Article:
Prion Diseases or Transmissible Spongiform Encephalopathies

Prion diseases are a group of transmissible neurodegenerative disorders including Creutzfeldt-Jakob disease (CJD) and Gerstmann-Sträussler-Scheinker syndrome (GSS) in humans, scrapie in sheep and goat, bovine spongiform encephalopathy (BSE) in cattle, and chronic wasting disease (CWD) in deer (review in Aguzzi et al. 2001; Collinge 2001; Prusiner et al. 1998; Weissmann et al. 1996). A hallmark of prion diseases is the accumulation of the misfolded and proteinase K-resistant scrapie prion protein (PrPSc), which co-purifies with the infectious scrapie agent (Bolton et al. 1982). Based on these and other studies, it was proposed that PrPSc is the essential component of the transmissible agent, termed prion (acronym for proteinaceous infectious particle) (Prusiner 1982). Experimental support for this model was provided recently: recombinant PrP expressed in bacteria and subsequently misfolded in vitro transmitted the disease to transgenic mice overexpressing the C-terminal domain (aa 89-231) of PrPC (Legname et al. 2004).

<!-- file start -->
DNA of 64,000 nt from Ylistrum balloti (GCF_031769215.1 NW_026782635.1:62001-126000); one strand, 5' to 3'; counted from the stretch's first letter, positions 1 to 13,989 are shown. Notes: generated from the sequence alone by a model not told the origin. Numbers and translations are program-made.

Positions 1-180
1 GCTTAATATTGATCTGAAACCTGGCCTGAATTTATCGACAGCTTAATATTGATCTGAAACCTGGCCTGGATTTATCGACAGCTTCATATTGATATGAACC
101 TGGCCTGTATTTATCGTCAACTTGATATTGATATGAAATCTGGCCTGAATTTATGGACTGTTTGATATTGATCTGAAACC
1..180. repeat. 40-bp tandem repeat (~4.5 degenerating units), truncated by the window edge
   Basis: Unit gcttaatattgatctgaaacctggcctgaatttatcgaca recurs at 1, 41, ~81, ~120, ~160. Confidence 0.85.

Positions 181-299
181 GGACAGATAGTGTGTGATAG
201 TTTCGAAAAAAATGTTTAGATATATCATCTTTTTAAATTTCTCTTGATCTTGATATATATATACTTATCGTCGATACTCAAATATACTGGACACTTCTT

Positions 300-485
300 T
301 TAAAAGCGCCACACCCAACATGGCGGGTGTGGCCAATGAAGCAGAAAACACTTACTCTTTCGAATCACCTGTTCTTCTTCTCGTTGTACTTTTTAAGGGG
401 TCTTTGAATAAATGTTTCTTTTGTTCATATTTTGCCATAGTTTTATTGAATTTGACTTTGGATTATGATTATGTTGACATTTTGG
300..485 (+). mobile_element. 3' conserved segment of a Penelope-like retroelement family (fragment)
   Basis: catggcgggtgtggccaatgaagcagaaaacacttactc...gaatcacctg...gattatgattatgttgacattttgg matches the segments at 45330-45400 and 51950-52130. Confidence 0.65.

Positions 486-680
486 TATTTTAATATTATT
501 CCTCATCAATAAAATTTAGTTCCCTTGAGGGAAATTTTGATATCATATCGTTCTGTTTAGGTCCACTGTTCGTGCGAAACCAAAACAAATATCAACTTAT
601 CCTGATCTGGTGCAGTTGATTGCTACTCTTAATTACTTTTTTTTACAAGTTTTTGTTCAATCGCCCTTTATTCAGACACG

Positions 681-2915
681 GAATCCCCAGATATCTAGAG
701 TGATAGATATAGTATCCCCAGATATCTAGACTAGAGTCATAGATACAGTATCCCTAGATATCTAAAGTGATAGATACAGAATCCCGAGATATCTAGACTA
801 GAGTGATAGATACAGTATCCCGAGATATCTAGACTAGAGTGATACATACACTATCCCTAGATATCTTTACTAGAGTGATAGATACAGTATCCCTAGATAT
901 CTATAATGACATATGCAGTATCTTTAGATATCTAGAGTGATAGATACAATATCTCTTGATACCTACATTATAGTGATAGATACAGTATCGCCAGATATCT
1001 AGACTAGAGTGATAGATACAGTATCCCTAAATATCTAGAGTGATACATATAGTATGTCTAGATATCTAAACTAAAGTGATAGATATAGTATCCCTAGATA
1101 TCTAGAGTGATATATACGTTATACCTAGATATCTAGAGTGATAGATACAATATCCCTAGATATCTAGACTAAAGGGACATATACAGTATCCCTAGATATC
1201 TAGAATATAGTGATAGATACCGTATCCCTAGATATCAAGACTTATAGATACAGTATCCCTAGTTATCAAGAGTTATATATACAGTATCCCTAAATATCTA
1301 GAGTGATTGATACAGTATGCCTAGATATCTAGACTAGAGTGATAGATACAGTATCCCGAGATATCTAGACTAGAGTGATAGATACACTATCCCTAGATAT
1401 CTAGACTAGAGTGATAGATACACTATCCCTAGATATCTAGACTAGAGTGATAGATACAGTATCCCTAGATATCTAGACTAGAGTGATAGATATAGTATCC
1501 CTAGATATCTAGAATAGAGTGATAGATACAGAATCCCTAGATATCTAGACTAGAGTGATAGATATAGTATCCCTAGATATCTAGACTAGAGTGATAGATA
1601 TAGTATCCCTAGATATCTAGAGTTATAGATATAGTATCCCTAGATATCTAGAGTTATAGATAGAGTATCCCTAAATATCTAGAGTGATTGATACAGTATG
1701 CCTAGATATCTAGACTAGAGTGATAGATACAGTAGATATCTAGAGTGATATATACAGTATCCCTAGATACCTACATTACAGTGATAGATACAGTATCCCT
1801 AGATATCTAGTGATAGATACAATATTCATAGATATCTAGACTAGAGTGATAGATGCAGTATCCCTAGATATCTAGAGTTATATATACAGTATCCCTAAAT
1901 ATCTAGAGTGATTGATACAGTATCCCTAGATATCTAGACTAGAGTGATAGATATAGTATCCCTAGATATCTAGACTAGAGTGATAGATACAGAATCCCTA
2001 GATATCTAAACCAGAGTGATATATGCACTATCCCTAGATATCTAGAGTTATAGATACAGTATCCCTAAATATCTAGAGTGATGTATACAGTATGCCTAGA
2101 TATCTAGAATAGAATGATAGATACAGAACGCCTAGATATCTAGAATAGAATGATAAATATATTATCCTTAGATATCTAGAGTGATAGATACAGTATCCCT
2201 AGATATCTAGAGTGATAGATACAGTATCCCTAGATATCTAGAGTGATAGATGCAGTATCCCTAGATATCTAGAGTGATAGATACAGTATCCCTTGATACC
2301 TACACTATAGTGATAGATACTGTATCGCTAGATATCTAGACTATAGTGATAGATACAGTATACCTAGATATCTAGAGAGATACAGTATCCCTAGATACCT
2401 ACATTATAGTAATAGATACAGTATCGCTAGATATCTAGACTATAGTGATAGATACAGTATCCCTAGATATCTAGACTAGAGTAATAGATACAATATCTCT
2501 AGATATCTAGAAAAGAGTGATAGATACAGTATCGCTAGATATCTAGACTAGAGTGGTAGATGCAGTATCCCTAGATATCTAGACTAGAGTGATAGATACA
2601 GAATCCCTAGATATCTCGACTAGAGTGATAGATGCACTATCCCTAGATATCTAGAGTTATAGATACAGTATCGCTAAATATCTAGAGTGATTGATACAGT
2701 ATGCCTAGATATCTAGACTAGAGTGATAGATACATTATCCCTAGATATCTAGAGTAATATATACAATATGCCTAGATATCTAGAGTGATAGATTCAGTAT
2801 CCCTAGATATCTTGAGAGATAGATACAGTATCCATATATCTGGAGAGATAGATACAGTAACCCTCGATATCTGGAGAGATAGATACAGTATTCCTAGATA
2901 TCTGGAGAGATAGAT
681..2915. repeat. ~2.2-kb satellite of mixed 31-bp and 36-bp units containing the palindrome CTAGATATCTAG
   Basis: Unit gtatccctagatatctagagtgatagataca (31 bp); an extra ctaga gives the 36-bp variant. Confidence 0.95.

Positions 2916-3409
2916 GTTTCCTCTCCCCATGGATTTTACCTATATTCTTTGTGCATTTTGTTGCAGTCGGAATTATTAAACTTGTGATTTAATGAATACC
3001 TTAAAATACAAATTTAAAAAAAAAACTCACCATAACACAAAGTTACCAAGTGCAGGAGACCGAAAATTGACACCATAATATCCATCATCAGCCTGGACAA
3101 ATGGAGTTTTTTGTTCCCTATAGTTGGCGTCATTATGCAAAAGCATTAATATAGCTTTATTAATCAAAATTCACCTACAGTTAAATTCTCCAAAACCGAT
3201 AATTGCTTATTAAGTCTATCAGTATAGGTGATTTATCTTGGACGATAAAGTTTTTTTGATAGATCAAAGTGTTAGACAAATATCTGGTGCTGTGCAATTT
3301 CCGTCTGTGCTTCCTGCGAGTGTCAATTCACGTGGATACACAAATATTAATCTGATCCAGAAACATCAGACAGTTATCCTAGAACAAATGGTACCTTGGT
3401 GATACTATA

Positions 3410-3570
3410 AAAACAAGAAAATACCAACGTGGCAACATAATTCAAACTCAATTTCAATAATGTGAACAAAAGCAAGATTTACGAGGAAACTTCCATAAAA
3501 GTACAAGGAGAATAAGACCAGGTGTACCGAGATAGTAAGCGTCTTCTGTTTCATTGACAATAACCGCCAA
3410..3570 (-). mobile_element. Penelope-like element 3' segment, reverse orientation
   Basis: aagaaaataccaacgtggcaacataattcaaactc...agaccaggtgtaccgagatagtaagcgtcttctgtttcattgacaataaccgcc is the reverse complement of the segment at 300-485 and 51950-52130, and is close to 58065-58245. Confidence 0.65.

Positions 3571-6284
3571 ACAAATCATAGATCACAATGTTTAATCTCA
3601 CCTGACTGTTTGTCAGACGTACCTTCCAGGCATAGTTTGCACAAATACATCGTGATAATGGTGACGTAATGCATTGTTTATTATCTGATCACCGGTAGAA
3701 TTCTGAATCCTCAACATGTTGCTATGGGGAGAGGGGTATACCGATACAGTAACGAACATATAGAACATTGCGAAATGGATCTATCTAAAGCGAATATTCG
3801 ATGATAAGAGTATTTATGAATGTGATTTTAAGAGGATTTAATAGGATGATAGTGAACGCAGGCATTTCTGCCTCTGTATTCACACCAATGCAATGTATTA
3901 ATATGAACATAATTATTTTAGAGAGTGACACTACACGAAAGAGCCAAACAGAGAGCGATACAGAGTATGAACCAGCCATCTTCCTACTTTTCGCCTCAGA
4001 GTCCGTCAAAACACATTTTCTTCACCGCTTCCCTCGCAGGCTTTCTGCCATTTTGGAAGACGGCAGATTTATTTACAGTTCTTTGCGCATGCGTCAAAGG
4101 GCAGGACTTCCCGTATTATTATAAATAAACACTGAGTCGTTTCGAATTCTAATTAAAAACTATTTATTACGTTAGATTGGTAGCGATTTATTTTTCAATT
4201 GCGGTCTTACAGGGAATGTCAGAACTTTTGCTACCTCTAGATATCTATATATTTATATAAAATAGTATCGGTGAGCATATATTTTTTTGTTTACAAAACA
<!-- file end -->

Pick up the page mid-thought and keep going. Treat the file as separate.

Considering a possible role of chaperones in the pathogenesis of prion diseases, different scenarios are conceivable. Given that chaperones recognize folding intermediates or misfolded conformers of PrP, such interactions could be beneficial or harmful to the cell: beneficial when chaperones promote the correct folding of PrP or target misfolded isoforms for degradation. Alternatively, an interaction of PrP with chaperones could enhance or facilitate a conformational transition into an aberrant conformation. In addition, one should consider the possibility that chaperones fail to prevent the formation and/or accumulation of aberrant PrP, either simply because they are not present in the critical cellular compartment or because they do not recognize PrP as a substrate. Interestingly, published data support any of these scenarios. In particular, different studies on pathogenic PrP mutants suggest that misfolded PrP conformers generated in the secretory pathway are not efficiently eliminated by cellular quality control pathways.

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